USA Today suspends book bestseller list; Bookforum shutters

Books

FILE — A customer purchases a book at a Barnes and Noble store in Corte Madera, California on Nov. 02, 2021. Photo by Justin Sullivan/Getty Images

NEW YORK (AP) – USA Today’s weekly best-seller chart is on indefinite hiatus after the paper’s parent company, Gannett, fired the editor responsible for compiling the list, which is closely watched in the publishing industry.

“USA Today’s Books list will be on hiatus for the rest of the year,” an Associated Press spokeswoman said Monday. “We will share more updates in 2023.”

On Monday, the highly regarded literary magazine Bookforum announced that it will close following the sale of international magazine Artforum to Penske Media Corporation. Bookforum began in 1994 as a literary supplement to Artforum and featured writing by JG Ballard, Jennifer Egan, and many lesser-known authors.

“Book Forum was a rare and special magazine,” author Moira Donegan tweeted Monday, “one of the few places where a new writer can try out ambitious projects, and a place where I’ve never been asked to make my writing simpler, weirder, or less. tastier.”

Astra magazine closed abruptly last month after publishing two issues that featured US poet laureate Ada Lemon, novelist Ottessa Moshfegh and fantasy essayist Leslie Jamison. Leying Jiang, president of parent company Astra Publishing House, said in a statement at the time that the decision was based on “unexpected challenges” in the market.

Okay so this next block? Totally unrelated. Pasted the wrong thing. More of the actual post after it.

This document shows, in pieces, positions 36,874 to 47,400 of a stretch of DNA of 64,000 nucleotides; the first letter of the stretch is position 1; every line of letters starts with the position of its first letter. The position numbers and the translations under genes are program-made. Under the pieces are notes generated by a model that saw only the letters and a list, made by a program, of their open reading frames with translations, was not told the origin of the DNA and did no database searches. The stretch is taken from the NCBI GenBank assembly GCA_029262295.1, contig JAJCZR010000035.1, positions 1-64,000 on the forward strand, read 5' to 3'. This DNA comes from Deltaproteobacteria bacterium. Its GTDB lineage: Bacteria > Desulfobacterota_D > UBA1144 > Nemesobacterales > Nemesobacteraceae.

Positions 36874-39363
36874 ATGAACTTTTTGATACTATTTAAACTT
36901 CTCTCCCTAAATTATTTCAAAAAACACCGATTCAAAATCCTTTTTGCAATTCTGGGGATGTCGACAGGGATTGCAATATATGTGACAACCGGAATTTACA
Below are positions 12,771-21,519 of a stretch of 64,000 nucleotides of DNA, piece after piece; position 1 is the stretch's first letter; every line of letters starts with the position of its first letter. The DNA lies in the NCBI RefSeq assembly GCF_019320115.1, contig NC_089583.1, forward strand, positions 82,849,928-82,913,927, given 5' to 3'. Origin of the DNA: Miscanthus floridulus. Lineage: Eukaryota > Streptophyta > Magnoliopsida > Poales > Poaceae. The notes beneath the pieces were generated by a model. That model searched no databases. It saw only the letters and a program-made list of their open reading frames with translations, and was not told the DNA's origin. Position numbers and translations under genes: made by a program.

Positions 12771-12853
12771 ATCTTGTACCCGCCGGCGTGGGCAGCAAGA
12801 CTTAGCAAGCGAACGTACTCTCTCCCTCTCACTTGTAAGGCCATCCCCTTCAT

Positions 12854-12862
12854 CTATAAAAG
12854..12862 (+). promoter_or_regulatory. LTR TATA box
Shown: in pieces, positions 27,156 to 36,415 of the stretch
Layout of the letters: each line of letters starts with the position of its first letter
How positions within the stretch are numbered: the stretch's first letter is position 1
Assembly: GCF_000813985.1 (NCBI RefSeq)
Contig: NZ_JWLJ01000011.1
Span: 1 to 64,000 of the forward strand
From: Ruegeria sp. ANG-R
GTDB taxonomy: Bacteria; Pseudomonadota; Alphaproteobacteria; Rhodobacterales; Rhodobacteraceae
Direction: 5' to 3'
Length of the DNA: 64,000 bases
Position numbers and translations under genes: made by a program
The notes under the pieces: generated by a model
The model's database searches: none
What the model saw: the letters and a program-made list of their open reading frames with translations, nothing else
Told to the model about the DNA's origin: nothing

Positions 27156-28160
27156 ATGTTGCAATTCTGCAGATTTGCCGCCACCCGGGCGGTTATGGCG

Gannett laid off hundreds of employees earlier this month, including Mary Cadden, who has worked on the list for more than a decade.

USA Today looked to a wide range of paperback, paperback and e-book sales outlets, including independent stores and online retailers, to compile the week’s 150 best-selling books. USA Today’s listings are highly regarded by authors, agents and publishers, who also turn to The New York Times and Amazon.com listings.

Sarah McLean, a bestselling novelist who noticed last week that USA Today had not updated its list, said she and many of her peers value USA Today’s rankings for their length, diversity and openness.

“You get a broader view of the publishing industry and what people are reading,” said McLean, whose books — most recently Heartbreaker in early September — have appeared frequently on USA Today’s list. “For an often-forgotten genre like mine, the USA Today list was invaluable.”

The New York Times divides its charts into different categories of 10 or more bestsellers, from children’s picture books to hardcover fiction. USA Today, on the other hand, combined everything into a list of 150.

In early December, Colleen Hoover and John Meacham’s Abraham Lincoln biopic Harlan Coben’s latest thriller, Jennifer L. Romance books by Armentrout and Ali Hazelwood and a boxed set of Rick Riordan’s Percy Jackson series appeared.



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